Cuban-Americans and racism

If my readers still have an interest in shocking conservative relatives, tell them that women can be misogynist, homosexuals can be homophobic, and Blacks can be racist. Utter the last sentence in front of a Cuban-American, pair it with the sour reminder that Cubans are people of color, and serve in a highball glass, a single block ice cube preferred. At most you might get an acknowledgment, extracted as if through a muzzle, of the Moorish influence in Spain.

I grew up steeped in bourgeois racism, no less malignant than the overt kind. Black Miamians were stupid because when they rioted they immolated their own businesses; if they lived in Overtown, Liberty City, and Miami Gardens, blame their lack of initiative. The Black Miamians who did put their children in private schools earned special praise: here, you see, was an example of merit, as if surprised these people could succeed in the first place. Having a Black friend — singular, please — was no big deal; it adduced the family’s ecumenical spirit. Interracial dating was out of the question, although it went unsaid until your daughter mentioned whom she was seeing. Referring to Cuban emigres after 1980 demanded the use of phrases like “not like us” or de otra clase social or otro nivel. While Cuba before Fidel Castro had no equivalent of Jim Crow, the races mixed most intimately in the bedroom, after which the white man or woman who enjoyed the pleasure had better prepare to pay for it: comments about their children’s kinky hair or the color of their skin. Otro nivel.

Removing myself from these vectors of condescension is one of the unintended blessings of our Age of Quarantine. I’ve also blocked from social media feeds the most venomous toads. Inspired by the George Floyd protests, however, traces of this aerosolized toxicity appear on friends’ walls. The Miami Herald published a story about the reckoning in the Cuban-American community:

Many conservative Cuban Americans believe that the #BlackLivesMatter movement and mainstream media exaggerate police excesses and racial discrimination issues to push a “leftist” agenda. Others, especially Afro-Cubans and those born or raised in the U.S., have expressed dismay at some responses that they believe are tone-deaf, especially when coming from Cuban activists concerned about human rights on the island.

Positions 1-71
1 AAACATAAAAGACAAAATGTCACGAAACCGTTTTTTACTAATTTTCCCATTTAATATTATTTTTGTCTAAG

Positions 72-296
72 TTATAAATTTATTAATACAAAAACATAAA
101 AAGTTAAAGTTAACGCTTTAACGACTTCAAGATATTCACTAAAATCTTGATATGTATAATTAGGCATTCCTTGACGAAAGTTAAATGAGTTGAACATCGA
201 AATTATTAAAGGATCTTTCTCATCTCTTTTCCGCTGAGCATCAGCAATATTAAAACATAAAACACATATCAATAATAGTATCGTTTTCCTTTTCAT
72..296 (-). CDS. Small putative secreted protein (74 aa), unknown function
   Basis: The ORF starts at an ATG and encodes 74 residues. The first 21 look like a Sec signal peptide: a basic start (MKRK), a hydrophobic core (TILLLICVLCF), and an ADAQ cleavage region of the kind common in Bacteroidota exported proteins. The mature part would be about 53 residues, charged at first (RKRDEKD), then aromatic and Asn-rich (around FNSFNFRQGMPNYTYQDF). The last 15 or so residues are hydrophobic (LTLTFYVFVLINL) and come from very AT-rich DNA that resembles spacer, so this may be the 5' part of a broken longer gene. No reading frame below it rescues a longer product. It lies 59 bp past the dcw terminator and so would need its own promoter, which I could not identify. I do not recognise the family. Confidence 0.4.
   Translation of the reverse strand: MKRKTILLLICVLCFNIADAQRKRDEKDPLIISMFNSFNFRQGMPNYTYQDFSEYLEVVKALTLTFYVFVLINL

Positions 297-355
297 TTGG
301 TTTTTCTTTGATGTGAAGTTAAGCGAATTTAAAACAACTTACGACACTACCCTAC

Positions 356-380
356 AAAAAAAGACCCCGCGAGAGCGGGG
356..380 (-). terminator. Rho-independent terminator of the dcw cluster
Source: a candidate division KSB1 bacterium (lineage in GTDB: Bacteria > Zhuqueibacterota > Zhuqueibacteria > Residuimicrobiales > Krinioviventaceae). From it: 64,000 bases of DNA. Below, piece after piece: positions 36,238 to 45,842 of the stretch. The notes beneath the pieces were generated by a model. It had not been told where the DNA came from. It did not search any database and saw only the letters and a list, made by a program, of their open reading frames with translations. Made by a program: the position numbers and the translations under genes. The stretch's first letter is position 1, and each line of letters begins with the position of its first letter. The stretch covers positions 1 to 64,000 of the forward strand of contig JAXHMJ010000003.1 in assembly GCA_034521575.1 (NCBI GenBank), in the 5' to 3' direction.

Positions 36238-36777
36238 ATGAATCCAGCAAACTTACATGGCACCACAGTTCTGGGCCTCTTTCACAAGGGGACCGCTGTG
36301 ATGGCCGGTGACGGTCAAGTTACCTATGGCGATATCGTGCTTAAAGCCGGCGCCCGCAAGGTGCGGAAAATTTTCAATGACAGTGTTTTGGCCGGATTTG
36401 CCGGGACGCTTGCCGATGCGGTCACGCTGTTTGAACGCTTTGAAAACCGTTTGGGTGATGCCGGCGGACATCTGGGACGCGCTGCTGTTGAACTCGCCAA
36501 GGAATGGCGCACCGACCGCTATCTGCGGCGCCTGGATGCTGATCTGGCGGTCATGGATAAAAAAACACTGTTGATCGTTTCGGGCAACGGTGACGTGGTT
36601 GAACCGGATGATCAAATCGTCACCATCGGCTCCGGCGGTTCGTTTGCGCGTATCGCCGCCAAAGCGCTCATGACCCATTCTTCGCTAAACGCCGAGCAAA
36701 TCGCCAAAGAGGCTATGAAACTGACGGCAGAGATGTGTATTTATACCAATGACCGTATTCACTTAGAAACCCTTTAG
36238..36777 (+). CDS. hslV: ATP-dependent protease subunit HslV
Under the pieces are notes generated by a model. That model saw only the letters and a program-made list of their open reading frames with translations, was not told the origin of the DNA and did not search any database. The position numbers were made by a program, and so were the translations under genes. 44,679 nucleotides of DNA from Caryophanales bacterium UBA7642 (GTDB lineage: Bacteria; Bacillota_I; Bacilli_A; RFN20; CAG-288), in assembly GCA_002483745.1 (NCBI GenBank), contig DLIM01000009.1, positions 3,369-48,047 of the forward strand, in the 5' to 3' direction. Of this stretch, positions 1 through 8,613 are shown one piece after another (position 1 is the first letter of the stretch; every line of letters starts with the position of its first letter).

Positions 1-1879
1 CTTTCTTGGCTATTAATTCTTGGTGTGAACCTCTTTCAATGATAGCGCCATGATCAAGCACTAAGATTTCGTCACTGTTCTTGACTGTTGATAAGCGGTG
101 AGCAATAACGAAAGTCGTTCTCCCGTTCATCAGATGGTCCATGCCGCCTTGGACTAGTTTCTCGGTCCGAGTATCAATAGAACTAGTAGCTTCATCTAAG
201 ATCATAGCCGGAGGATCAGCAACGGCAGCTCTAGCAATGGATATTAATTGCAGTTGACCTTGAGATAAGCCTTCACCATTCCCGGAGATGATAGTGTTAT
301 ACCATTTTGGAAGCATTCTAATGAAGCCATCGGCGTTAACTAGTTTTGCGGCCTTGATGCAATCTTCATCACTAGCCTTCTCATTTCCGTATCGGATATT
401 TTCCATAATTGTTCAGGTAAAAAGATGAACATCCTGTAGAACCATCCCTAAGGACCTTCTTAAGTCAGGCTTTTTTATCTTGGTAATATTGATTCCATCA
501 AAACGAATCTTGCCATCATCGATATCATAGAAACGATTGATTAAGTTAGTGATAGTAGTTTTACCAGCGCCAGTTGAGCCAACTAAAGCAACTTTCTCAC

Ávila told the Herald he is “in favor of demonstrations” but does not support “that many extreme leftist groups have hijacked the outrage and channeled it to legitimize their agenda.”

On Facebook, Cuban artist and activist Tania Bruguera said Ávila’s statements in the video showed “unprecedented political ignorance” and were the kind of comments typically uttered by “racist whites.”

“I remind Eliécer than in the U.S. he is not considered white because he is Latino,” she added.

Ariel Fernández, a hip-hop movement pioneer in Cuba who works as a music producer in Miami, also took issue with Ávila’s video.

“It’s a racist argument to say that Blacks are lazy and are unemployed because they don’t want to work,” he told the Miami Herald. “And you can be both supportive of the BlackLivesMatter movement and condemn vandalism.

Written with finesse by Nora Gámez Torres, the article obseres how “national myths have promoted ideas of racial fraternity” in Latin American countries — an important point to stress, for Argentines, Peruvians, and Venezuelans have shared some of the vilest nonsense I’ve heard. And while we may comfort ourselves with generational bromides, I worry about those kids in Westchester, land of landscapers and pool guys and home improvements, for whom acquiescence is less taxing, never mind less damaging.

One thought on “Cuban-Americans and racism

  1. The MOST racist people in Florida are in Miami-dade and a mostly Cuban police who would have been looked at by FBI , Civil rights organizations if they wren’t Hispanic .

    Lived there 12 years and shocked what I saw .

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